“American business has just forgotten the importance of selling.” Barry Goldwater (1909-1998)
Barry Goldwater, a long-serving senator from Arizona and the GOP candidate for President in 1964, uttered this phrase about 50 years ago.
I am not certain whether American business had forgotten the importance of selling. But there is a danger of that happening now.
Thanks to the Internet and ongoing innovations in a variety of technologies, we are awash with brand new sales tools that promise to painlessly remedy one sales shortcoming or another. Or to provide shortcuts, or hacks, that promise an easier path to success in certain sales activities or sales processes. In other words, selling would be a lot easier if we could just automate everything and remove the people as much as possible from the equation.
Like so many things in our American lives, we are attracted to the easy fix. Sales is no different.
Why the Easy Fix Isn’t
Compare the state of selling today with the sad state of our health care system. In America we believe that technology can cure any ill and fix any problem. However, despite the $3.8 trillion that are spent year on health care in the US, a large portion of which is spent on the latest tests, medications and treatments, our measured outcomes, in terms of the improved health of the US population in return for the dollars spent, lag behind other developed nations. Yes, we may have the best doctors and best medical technologies but we trail in life expectancy and outcomes related to chronic diseases such as diabetes.
Why? In part because we are drawn to the easy fix. Do you have Type 2 diabetes? There’s a pill for that. And if I take the pill, then I don’t really have to worry so much about altering my diet and exercise regimen to lose weight. Have heart disease? Just give me my statins and I can eat that 1,200 calorie cheeseburger for lunch.
I see the same happening in sales. Don’t know how to prospect? There’s an app for that. We have social selling, sales automation, sales enablement, sales engagement and many others that promise to facilitate the entire process of selling. Which they all do to some degree. But they all have as their primary focus the salesperson. Not the customer. Hey, don’t get me wrong. I am as immersed in these technologies as anyone. But, I never forget that the object of everything I do is to help the customer make a good decision quickly.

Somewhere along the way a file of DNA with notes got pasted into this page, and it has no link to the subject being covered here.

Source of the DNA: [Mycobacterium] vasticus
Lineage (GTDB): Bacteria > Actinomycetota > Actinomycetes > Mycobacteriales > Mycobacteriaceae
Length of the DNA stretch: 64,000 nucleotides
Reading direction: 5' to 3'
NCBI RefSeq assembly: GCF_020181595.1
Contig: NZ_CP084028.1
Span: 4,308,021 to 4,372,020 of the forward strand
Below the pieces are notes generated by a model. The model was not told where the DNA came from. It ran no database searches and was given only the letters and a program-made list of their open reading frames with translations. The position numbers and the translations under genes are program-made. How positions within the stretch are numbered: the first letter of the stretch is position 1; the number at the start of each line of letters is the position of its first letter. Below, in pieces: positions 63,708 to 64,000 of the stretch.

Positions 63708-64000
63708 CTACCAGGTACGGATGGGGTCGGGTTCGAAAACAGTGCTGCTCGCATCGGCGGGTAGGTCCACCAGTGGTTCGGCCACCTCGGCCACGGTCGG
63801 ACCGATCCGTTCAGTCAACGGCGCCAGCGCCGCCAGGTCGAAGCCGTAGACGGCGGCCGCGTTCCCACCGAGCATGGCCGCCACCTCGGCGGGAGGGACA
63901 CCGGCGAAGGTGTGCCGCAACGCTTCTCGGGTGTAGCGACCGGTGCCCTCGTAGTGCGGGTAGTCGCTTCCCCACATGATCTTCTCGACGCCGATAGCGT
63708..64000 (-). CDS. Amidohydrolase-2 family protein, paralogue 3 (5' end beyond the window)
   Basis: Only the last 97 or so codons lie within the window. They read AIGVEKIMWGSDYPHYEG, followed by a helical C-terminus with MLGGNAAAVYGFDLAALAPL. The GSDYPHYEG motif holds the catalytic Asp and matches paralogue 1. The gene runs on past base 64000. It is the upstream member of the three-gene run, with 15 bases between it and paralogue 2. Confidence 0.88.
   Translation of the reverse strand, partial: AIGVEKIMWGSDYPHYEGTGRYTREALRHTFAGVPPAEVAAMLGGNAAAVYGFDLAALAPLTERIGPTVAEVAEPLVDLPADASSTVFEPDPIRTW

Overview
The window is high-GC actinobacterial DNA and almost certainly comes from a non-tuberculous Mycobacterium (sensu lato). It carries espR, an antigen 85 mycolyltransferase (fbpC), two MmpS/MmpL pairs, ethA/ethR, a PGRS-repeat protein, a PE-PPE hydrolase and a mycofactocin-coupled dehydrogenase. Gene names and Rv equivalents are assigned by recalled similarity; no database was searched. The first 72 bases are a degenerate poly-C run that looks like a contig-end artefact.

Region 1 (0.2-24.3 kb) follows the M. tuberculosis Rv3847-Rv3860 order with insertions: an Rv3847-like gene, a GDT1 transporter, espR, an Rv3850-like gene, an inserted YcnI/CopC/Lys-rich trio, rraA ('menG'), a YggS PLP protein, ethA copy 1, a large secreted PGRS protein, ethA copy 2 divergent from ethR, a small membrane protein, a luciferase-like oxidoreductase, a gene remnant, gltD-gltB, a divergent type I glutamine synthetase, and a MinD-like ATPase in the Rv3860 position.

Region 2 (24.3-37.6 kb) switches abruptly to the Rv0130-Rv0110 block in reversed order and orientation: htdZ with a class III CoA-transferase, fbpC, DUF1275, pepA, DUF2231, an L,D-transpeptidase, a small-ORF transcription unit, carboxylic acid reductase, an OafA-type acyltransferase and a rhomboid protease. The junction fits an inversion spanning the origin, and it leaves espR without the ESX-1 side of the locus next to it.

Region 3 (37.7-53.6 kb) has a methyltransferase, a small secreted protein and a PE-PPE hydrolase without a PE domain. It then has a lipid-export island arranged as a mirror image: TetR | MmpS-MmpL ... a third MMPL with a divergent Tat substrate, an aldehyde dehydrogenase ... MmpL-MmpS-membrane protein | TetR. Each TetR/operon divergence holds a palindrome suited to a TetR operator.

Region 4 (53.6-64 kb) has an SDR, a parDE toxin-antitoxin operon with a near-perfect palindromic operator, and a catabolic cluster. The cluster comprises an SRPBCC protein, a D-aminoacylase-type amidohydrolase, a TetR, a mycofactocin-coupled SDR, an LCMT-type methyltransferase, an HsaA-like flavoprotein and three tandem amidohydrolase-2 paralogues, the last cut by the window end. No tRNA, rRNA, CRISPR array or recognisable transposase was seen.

I have listened to salespeople rave about a sales hack that they claimed got them past the gatekeepers and let them talk to the decision-maker. The problem came when they actually had to talk to the customer. They were unprepared. They didn’t fully understand their products. They lacked knowledge about the customer’s business and how they would use their product. They didn’t have insightful questions to ask. In short, they lacked the fundamentals.
Master the Basics First
Health care providers are learning that a focus on the fundamentals is the best way to treat chronic diseases such as diabetes. Pairing a patient with a home health care provider who regularly visits them in their home (or online) to make sure that they are taking their medication, getting regular exercise and following a prescribed diet has been found to be very effective in improving the health of diabetics as well as reducing the number of emergency room visits and hospitalizations associated with this chronic condition. Through this personal contact the home health provider builds a trusted relationship with the patient in which more information is revealed than might normally be disclosed to a physician during a normal 5-minute exam.
So, too, the fundamentals are indispensable in selling. While we have come to depend on technology in so many ways, sellers can’t forget that selling requires that they actually engage in a real conversation with a customer, carefully listen to what they say and learn what is important to them. Here are four sales fundamentals that are not going out of fashion, and are actually increasing in importance as busy customers wish to devote less time to their buying process.
1. Know your product, and its uses, better than your customers.
2. Have the business acumen to understand your customers’ business.
3. Be completely responsive to all customer requests and questions.
4. Maximize the value you deliver to make every sales touch count.
Go ahead. Take your medicine. But don’t forget to eat right, exercise regularly and get a good night’s sleep.